6.1 The Process
The daily program of the ship will list the arrival time at the next port of call and instructions on how you will get off the ship. The ship will either be docked and you will walk down a ramp, or the ship will anchor off shore and you will be loaded into small boats to be taken ashore… a process called tendering. The time you can leave the ship will also be in the day’s program, and will be announced over the public address system. If you have a shore excursion through the cruise line, the times when you should “meet up” will be on your tickets. Normally, ship excursion passengers meet up in a public space (theater, or lounge, or bottom of the boarding ramp) and that information will also be on your shore excursion ticket. After the meet up, an escort (could be me) walks you to your tender, or bus.
The little card that use have been using to open your stateroom door, buy drinks, and charge anything your heart desires, that card is your key to getting off and on the ship. That card has all the information the ship’s staff needs to assist you on-board and to keep track of you leaving and returning to the ship. Some ships still use two cards… room key card and purchase item card. In any case, bring your card(s) to with you to the disembarkation point.
Leaving the ship you will present your ship issued little card, look at the ID device (without hat and sunglasses on), and you will be taken off the “on board manifest”… you are official ashore, or at least until you go through local customs. Local customs usually involves someone in uniform seeing your ID card and waiving you on… sometimes just waiving at you.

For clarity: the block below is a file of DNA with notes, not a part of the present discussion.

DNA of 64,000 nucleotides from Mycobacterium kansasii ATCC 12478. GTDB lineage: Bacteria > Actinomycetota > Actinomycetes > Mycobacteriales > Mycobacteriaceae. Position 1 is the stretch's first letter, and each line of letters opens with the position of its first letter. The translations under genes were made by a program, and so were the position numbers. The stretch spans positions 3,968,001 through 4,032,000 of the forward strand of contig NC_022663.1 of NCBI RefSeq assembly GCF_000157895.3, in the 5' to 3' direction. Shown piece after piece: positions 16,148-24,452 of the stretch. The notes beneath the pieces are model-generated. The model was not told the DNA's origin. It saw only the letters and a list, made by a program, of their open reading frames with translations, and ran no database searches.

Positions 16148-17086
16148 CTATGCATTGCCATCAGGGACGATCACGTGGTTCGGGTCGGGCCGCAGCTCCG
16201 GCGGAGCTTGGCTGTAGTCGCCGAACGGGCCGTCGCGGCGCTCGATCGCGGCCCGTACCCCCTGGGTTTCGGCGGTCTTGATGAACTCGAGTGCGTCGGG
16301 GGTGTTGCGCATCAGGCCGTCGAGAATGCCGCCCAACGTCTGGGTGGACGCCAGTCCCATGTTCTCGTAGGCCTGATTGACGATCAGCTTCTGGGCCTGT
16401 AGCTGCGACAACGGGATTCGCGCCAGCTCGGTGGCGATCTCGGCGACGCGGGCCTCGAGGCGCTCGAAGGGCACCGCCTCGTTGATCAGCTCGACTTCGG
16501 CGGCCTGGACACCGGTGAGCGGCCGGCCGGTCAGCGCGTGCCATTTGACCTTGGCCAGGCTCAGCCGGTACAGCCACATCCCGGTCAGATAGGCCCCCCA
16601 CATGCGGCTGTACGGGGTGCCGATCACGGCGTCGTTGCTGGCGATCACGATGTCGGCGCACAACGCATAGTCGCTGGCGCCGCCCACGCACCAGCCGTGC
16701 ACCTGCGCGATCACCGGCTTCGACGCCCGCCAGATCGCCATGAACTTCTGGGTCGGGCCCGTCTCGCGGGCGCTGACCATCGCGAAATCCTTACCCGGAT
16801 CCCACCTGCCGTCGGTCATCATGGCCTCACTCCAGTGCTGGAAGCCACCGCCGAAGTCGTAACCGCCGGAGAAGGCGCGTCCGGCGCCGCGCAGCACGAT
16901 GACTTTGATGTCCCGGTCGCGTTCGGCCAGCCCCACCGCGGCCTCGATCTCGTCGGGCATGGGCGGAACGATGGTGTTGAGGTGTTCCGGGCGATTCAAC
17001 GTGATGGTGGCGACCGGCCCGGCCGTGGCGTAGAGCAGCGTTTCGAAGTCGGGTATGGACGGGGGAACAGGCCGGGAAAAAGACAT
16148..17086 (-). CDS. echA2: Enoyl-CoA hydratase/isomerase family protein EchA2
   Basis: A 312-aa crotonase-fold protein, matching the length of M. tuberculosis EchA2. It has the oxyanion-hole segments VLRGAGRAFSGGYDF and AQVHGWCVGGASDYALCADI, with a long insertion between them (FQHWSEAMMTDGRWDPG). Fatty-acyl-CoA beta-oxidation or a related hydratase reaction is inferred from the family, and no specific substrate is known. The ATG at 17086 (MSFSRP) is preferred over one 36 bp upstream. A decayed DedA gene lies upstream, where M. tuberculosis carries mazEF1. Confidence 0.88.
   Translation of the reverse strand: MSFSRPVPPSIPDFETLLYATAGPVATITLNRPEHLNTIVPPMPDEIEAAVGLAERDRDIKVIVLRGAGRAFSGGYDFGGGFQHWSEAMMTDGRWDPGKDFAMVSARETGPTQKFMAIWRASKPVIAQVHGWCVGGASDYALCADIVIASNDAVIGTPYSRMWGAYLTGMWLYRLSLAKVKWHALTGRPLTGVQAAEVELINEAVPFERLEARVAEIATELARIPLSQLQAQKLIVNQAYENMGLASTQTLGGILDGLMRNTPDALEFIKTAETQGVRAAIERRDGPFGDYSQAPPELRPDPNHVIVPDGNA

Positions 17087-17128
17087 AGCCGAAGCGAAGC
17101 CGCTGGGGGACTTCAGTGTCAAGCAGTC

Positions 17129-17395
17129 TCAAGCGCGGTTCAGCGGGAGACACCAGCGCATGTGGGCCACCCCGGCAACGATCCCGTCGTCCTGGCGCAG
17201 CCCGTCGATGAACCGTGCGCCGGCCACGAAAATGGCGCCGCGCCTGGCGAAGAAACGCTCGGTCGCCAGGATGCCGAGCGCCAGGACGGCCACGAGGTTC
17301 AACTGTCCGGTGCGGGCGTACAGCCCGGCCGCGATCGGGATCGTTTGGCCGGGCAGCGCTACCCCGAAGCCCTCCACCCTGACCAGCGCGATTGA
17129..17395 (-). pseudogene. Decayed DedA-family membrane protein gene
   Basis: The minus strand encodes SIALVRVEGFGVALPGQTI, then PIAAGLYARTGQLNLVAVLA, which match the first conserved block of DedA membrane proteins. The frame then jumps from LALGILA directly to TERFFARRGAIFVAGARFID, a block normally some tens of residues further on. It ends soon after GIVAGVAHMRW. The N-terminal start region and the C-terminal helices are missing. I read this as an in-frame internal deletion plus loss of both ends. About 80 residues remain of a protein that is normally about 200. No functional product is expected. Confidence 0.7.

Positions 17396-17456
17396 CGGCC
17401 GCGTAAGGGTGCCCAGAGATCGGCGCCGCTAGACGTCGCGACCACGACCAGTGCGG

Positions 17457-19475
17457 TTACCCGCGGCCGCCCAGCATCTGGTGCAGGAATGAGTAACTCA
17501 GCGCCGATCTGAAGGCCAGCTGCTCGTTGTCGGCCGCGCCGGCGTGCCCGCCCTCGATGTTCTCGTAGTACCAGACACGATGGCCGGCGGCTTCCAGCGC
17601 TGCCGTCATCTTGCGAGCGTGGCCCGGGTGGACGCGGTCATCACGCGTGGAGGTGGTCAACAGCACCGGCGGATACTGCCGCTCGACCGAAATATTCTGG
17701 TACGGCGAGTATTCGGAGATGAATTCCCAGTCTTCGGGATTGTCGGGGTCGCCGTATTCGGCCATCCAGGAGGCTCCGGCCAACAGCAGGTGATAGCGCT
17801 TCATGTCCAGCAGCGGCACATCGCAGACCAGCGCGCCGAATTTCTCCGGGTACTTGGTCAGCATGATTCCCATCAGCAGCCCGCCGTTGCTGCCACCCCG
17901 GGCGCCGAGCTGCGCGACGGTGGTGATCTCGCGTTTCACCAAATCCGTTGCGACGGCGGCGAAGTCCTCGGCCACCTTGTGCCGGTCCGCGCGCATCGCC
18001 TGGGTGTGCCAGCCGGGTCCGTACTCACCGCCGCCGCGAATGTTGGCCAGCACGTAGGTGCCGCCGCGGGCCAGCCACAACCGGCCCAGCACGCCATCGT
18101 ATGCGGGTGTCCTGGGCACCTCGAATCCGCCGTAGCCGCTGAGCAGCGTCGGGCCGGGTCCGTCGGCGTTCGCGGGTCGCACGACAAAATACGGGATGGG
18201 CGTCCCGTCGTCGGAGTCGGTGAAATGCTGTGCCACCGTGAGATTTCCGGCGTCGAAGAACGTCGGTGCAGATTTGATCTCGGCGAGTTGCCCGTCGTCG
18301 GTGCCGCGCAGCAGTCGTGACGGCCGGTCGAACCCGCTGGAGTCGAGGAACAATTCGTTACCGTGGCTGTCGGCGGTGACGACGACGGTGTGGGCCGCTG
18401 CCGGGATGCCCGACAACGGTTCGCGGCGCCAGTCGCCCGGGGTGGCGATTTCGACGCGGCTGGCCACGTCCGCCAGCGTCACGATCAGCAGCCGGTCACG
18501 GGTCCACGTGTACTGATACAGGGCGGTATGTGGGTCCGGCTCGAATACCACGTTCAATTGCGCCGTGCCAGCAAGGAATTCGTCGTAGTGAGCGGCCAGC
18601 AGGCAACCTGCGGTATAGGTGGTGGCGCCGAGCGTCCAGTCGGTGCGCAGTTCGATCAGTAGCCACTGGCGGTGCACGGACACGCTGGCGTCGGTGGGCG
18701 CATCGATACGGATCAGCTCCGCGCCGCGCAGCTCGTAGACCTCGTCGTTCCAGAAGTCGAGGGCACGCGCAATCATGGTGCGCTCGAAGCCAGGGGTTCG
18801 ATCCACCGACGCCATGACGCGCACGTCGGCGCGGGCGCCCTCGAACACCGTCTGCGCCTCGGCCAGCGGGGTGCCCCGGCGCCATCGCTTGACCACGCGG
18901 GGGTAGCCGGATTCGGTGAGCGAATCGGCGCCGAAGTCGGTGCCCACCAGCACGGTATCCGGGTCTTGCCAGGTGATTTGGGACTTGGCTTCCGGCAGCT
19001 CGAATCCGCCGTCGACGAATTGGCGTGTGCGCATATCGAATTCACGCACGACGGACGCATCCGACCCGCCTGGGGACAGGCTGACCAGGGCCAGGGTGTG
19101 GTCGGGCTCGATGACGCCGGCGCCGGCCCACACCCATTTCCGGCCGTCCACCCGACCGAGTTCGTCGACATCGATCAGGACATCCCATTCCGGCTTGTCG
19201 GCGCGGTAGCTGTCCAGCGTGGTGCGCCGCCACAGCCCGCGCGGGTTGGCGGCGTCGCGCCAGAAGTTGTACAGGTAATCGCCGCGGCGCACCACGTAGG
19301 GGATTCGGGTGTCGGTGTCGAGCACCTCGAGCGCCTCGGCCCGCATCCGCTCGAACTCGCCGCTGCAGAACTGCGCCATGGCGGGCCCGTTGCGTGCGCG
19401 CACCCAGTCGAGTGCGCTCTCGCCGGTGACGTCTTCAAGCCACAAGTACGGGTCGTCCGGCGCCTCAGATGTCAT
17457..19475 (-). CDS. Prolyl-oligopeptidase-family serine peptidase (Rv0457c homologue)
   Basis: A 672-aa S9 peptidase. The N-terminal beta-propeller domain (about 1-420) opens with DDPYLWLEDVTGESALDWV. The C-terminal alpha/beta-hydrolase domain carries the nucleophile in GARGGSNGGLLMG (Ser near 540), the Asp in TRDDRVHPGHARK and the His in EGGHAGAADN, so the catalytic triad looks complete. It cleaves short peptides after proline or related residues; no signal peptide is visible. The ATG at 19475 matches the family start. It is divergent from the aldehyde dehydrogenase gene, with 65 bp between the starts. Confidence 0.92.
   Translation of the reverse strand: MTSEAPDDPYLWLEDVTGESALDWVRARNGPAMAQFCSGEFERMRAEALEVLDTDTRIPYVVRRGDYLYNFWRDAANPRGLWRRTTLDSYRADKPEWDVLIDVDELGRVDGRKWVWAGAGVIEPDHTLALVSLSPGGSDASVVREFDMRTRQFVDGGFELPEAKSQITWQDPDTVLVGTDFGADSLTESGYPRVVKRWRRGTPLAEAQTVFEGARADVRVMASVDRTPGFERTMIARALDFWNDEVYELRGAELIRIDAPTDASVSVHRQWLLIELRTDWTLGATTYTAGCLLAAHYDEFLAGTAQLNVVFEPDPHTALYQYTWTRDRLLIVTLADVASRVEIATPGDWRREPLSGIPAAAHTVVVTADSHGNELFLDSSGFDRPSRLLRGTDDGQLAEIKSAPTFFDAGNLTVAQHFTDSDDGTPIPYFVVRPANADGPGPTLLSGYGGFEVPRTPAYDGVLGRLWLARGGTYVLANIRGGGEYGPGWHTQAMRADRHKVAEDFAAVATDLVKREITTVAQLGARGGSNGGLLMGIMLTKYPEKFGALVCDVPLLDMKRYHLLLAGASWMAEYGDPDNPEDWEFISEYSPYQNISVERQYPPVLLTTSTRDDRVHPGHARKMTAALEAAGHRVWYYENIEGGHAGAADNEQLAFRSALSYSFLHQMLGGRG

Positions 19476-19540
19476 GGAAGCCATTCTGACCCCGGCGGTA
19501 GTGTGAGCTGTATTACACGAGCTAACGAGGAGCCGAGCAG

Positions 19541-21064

6.2 Ship Shore Excursions
If you signed up for your shore excursion through the cruise line, prepare to be pampered, enjoy your day, and don’t worry about getting back to the ship or any problems in route. Tour companies hired by the cruise lines will be in communications with the ship if there are any delays, and they know when to have you back at the dock. There is nothing wrong with arranging your own tours, or just “hanging out” at the dock facilities. That actually works in Cabo San Lucas and some ports that are close to nice shops and attractions. In Cabo you can get off the tender and walk to a nice market and even to some very upscale shopping.
I might even suggest a ride out to the Arches in a ponga for a small fee. And if the ponga is not too crowded, ask the captain to drop you off on the beach and you can walk back to the ship (the south beach, not on the beaches at the Arches). Or you can hire a water taxi to take you to one of many beaches… but that is Cabo. Many docking facilities at ports of call are in commercial areas and not suitable for tourists taking a stroll… not safe, don’t do it, danger danger. You get the picture. Better to stay on the ship than risk walking around in questionable areas. So even if it is a short distance to tourist attractions, when in doubt, take a cab or hire a tour guide from within the port area. Taxis and tour guides within the secure port area are a safer bet than finding a “deal” on the street.
6.3 And Not Going Ashore
And not going ashore is always an option. You can have a spa day and many of the pay facilities on the ship are discounted on shore days. You can just lie around the pool and do nothing, and between doing nothing, you can hit the buffet, or maybe have an ice cream sundae.